Where to begin the conversation
How can we focus buyers’ attention on your Value or Unique Selling Propositions (USP) and nurture them with your messages during the buying cycle? We must not only tell the story, we must create tension by using some fear, uncertainty and doubt (FUD) to question the status quo. It is different for each buyer persona. Economic buyers, especially in the executive suite, want to balance risk with opportunity. Technical buyers do not want to be left behind. User buyers do not want to be overwhelmed by their present situations when the business scales up.
Reflect on your mission statement. It should give you a reason to initiate the contact and answers these questions:
- Why do we exist?(e.g. Our company leads and supports financial institutions to the next generation of customer interaction.)? Our mission is clear. How do we lead and support?
- Why it that important to our customers (e.g. Our ongoing knowledge of what consumers demand and businesses need to compete in a dynamic marketplace help them transform their institutions.)? In other words, what do we know that no one else does and is important to executives, technical staff and users of our systems?
Let’s address ‘Why change?’
How can we challenge current assumptions, and make a compelling business case to proceed? Let’s start with an opening statement to distill your disruptive business model or offering into a script for economic, technical, user and coach influencers (e.g. Competition is moving in and costs are rising to branch out – the current model is no longer sustainable. Your equipment will no longer be affordable to service or reliable to use within two years. Consumers, who struggle to enter transactions using the new systems, will go to your competitors).
Your USP addresses ‘Why choose you?’
Your prepared value proposition, or USP should differentiate your firm for the offering that your buyer needs. Did you isolate their selection criteria or educate them to use yours? We have to show a match of your abilities to their needs. Let’s tell that as a success story and find out if it applies. If you have made an emotional connection, have you related it back to the buyer? Did you fish with the story (… at XYZ, they were having problems with A, B and C. does that relate here?)?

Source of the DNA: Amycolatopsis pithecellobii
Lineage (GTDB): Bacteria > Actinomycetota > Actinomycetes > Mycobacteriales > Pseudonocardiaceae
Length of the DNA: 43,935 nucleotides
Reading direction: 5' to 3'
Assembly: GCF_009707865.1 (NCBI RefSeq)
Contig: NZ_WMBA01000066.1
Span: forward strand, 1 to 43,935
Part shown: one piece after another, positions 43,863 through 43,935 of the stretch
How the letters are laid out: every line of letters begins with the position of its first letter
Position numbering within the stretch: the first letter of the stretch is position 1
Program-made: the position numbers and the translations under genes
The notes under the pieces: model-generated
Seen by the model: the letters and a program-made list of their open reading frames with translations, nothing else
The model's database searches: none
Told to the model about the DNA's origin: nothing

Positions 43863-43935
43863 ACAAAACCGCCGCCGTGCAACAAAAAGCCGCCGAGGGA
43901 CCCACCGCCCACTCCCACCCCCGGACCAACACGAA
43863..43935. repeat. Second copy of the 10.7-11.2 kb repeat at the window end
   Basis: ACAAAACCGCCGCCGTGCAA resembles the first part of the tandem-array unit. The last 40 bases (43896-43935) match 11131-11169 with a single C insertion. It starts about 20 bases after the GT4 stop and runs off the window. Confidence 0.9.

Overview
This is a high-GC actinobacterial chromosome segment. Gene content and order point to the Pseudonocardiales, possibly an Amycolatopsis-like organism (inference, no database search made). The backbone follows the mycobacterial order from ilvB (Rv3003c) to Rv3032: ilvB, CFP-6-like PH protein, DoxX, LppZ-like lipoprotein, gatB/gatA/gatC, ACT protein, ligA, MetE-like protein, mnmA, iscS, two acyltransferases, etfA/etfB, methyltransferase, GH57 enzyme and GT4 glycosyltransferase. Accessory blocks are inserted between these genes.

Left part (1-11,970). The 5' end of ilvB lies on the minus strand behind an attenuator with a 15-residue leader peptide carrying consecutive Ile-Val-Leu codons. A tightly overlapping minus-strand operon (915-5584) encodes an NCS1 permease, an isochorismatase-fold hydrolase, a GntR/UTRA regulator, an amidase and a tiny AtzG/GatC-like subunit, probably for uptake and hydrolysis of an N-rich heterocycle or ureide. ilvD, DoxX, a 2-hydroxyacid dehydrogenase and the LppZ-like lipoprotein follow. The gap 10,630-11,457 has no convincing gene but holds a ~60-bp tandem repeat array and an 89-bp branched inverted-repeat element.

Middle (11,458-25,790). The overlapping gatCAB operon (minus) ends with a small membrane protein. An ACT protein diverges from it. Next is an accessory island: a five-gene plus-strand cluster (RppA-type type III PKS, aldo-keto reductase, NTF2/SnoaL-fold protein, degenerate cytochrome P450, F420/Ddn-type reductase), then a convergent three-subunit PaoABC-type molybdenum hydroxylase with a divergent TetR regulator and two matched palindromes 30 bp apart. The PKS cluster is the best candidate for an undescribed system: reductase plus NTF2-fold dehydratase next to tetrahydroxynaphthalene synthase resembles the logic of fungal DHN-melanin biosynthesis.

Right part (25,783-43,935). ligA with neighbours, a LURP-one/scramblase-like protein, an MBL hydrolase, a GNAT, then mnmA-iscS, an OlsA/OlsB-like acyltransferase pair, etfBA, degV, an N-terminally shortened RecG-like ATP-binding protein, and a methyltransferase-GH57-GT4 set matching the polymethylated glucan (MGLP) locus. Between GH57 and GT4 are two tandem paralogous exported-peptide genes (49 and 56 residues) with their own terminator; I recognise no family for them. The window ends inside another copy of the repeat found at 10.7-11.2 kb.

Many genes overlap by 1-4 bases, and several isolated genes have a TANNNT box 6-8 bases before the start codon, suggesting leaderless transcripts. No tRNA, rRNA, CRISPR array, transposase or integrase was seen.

Position your value proposition
Once you have helped the buyer envision the changed state of affairs based on your solution. Have you made it personal to the buyer? Did you show, tell, demonstrate and/or paint a vivid picture of what’s in it for me (WII-FM)? The more resistant a buyer is to change, the deeper you need to understand which motivations to appeal to. This is where the features, benefits and advantages come in, as well as the elements of FUD (e.g. We helped reduced transaction time at drive-up teller/tube service by… because our machines perform routine check imaging and cash counting functions.). What would things be like here if we could help your institution achieve similar results? WII-FM (e.g. how would that affect your role?)?
Tell your story
Let’s identify who needs to be convinced by it, first. Do your features, benefits and advantages or FUD resonate with that buyer persona?
Story structure is simple (e.g. Before… We came along and… Then, they prospered happily ever after because…).
Now, where do we pitch our story (e.g. on a sales call, handout at a tradeshow, presentation, as a download from your website, blog page or newsy e-mail)? If all apply, remember to adjust the format and content to take advantage of each media. See Touch Points in the Buying Cycle to Enable Sales Reps for a list of all interactions that may need content, especially executives and board members.
Continue branding for all buyer personas
We still need literature or collateral for other buyer personas. You can take snippets of testimonials, USPs and graphics and parse them among more technical pieces to reinforce the message and continue the branding. Your clients and vendors will be glad to see that you honored them.
Develop and repurpose content to a schedule
If all of this may seem a bit overwhelming, realize that you do not have to do it all at once. Creating a marketing communications plan and editorial schedule will help you focus on content that is needed, when it is needed. Keep in mind that once you have a library of marketing communications, you can easily adapt them for every market segment following your established branding guidelines.
In the next blog, we will focus how to take your newly created marketing communications and content to build a powerful brand that attracts the strongest followers.